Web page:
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Opposing View: The Stars Of The Seattle Run Defense

16 May 2018:   Views
during the Dallas Cowboys at the Reliant Home Run Derby charity competition at the Dr Pepper Ballpark in Frisco, Texas.  Photo by James D. Smith/Dallas Cowboys
16 May 2018: Views during the Dallas Cowboys at the Reliant Home Run Derby charity competition at the Dr Pepper Ballpark in Frisco, Texas. Photo by James D. Smith/Dallas Cowboys

IRVING, Texas – You couldn't ask for a better person to preview the Seattle Seahawks than Clare Farnsworth – a guy who has covered the team, basically since its inception.

This week, I asked Clare for his insight on a variety of topics – including the success of the Seattle run defense and the championship spotlight in Seattle this season.

1. From what you've seen, how have the Seahawks responded to the spotlight and the expectations that go with defending a championship?

The same way they responded during their run to the Super Bowl last season, and even in 2012 – when they made the leap from back-to-back 7-9 records in their first two seasons under coach Pete Carroll to finish 11-5. Carroll has instilled a one-game-at-a-time mentality that the players have not only bought into but expanded upon. From quarterback Russell Wilson to the All-Pro duo of cornerback Richard Sherman and free safety Earl Thomas, the players talk about each week being a championship opportunity and that the goal for each game is going 1-0. Corny? Sure. Clichéd? Yeah, that too. But it has worked, and is working. The thing the Seahawks have discovered this season is that each week they'll get the opposition's best shot-plus, because they are the defending Super Bowl champions.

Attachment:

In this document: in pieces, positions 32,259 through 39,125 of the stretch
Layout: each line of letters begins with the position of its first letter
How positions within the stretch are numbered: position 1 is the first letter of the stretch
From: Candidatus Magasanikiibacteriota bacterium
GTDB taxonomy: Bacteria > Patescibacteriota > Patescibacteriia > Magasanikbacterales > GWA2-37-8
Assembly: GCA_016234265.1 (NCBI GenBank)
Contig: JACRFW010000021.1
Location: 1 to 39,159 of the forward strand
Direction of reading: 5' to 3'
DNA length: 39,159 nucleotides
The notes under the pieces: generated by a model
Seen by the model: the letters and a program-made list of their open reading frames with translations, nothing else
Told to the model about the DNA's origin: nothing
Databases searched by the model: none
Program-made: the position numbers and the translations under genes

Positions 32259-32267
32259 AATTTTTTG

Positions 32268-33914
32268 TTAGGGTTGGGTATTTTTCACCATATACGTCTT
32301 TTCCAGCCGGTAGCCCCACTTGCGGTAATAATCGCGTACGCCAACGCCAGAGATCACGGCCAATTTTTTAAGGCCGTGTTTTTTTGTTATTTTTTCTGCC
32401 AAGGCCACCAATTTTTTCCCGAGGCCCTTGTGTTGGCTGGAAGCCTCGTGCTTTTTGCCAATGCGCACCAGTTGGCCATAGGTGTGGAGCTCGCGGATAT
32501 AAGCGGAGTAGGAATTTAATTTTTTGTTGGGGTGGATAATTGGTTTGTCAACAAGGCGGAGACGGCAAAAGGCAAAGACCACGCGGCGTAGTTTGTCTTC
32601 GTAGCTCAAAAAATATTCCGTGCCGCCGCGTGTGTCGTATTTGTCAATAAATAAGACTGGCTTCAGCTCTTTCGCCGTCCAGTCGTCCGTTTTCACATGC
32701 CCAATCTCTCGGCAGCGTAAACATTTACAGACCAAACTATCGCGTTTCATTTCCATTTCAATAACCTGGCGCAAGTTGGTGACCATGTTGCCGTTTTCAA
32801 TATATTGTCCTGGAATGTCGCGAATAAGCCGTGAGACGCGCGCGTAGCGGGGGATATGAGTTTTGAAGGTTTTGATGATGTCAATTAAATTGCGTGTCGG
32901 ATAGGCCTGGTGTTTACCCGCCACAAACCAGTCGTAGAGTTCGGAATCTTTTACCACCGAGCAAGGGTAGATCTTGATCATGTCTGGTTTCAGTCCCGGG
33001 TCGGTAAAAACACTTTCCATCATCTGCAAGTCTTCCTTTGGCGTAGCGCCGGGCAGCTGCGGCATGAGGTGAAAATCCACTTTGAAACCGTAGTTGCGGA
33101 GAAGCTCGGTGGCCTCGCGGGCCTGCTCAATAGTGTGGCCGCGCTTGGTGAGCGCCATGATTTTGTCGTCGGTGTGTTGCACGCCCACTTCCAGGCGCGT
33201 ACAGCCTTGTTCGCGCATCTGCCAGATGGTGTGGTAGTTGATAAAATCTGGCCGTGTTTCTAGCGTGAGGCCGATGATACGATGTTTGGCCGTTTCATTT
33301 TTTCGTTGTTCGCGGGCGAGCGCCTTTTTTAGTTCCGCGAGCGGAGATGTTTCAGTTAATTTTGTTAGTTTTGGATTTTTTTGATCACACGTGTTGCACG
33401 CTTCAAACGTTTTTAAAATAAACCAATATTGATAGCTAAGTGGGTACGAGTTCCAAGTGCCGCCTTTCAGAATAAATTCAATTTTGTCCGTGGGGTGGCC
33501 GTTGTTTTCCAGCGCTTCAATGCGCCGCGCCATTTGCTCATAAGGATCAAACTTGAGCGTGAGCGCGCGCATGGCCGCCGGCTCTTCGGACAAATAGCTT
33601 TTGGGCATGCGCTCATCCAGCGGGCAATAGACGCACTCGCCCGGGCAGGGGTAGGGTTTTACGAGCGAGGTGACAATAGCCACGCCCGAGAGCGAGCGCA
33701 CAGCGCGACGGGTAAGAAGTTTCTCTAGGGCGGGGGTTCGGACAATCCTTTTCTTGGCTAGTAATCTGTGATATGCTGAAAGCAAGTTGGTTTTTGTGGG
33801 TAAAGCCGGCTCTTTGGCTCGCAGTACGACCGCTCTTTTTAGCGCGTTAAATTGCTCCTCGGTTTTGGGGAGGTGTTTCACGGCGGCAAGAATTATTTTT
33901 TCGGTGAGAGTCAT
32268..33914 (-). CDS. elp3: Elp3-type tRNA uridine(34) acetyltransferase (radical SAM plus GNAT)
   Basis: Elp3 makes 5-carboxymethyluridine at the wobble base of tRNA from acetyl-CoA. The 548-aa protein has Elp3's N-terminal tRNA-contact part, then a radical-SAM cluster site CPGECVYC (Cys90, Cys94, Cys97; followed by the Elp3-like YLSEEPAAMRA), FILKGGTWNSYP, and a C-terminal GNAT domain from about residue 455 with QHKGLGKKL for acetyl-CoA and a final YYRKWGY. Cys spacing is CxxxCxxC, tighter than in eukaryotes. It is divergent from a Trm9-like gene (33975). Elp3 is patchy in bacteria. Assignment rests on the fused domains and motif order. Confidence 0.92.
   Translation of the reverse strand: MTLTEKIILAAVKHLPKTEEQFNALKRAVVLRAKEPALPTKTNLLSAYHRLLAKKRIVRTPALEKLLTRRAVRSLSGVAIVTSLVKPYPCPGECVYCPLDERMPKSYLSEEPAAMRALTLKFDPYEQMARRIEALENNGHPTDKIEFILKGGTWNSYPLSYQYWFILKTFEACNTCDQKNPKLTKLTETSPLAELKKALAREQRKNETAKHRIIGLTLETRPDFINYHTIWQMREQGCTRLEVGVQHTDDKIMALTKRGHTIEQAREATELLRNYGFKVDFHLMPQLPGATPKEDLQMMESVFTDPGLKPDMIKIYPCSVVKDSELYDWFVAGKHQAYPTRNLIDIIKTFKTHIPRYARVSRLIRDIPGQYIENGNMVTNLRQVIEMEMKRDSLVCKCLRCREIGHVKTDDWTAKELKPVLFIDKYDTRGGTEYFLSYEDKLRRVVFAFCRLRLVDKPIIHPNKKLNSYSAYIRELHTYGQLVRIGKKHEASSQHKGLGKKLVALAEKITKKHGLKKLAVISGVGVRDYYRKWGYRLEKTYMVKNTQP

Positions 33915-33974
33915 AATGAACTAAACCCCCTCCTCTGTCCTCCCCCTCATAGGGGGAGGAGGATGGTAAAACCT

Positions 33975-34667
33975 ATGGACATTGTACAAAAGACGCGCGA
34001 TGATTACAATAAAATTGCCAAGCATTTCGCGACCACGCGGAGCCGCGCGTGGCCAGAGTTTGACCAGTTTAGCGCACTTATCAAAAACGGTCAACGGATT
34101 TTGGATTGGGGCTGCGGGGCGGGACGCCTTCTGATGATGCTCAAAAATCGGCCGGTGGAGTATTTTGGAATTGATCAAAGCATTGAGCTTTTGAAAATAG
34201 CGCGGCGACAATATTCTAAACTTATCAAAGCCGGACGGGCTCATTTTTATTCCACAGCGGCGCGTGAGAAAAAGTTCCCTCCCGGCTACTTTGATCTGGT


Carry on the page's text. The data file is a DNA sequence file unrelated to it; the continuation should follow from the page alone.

2. The defensive backs are the big names on the Seattle defense, but who or what makes the Seahawks' run defense so formidable?

The obvious place to start is middle linebacker Bobby Wagner, who is leading the team in tackles for the third consecutive season and playing as well as any defensive player in the league. The hidden element, if you can refer to someone who weighs 330 pounds as being hidden, is nose tackle Brandon Mebane. It's his ability to control double-team blocks that allows Wagner, strong safety Kam Chancellor and outside linebacker K.J. Wright paths to the ball carrier. They rank 1-2-3 on the team in tackles, and each ranks Mebane's presence as a big reason for their success. Another key has been better tackling in the past two games. After missing 12 tackles in their only loss – Week 2 against the Chargers in San Diego – they've had a total of eight in the past two games. Here's something else to ponder as DeMarco Murray tries to join Jim Brown as the only backs in NFL history to rush for at least 100 yards in each of his team's first six games: The Seahawks have allowed six 100-yard rushing performances at CenturyLink Field in 4¼ seasons under coach Pete Carroll.

3. It's easy to forget, but the Seattle offense didn't have Percy Harvin for the vast majority of 2013. What does his versatility do for the offense? [embedded_ad]

The Seahawks had Harvin for one game last season – Week 11 against the Vikings, his former team, when he broke a 58-yard kickoff return and made a falling catch of a 17-yard pass in a handful of snaps. This season, Harvin is obviously playing more, and offensive coordinator Darrell Bevell is using him in more ways in what he calls a "Where's Waldo" approach. Harvin leads the team with 19 receptions and also is averaging 11.6 yards on eight rushes, including a 51-yard TD run – and that doesn't count the three touchdowns he scored against the Redskins on Monday night that were nullified by penalties. So the first thing a defense has to do is locate Harvin, because he'll lineup outside, in the slot and even in the backfield; and go in motion regardless of where he begins the play. As a runner, he is especially effective on jet sweeps because of his speed, but he's also gotten carries off of zone-read plays that also have been so productive for Wilson and running back Marshawn Lynch.

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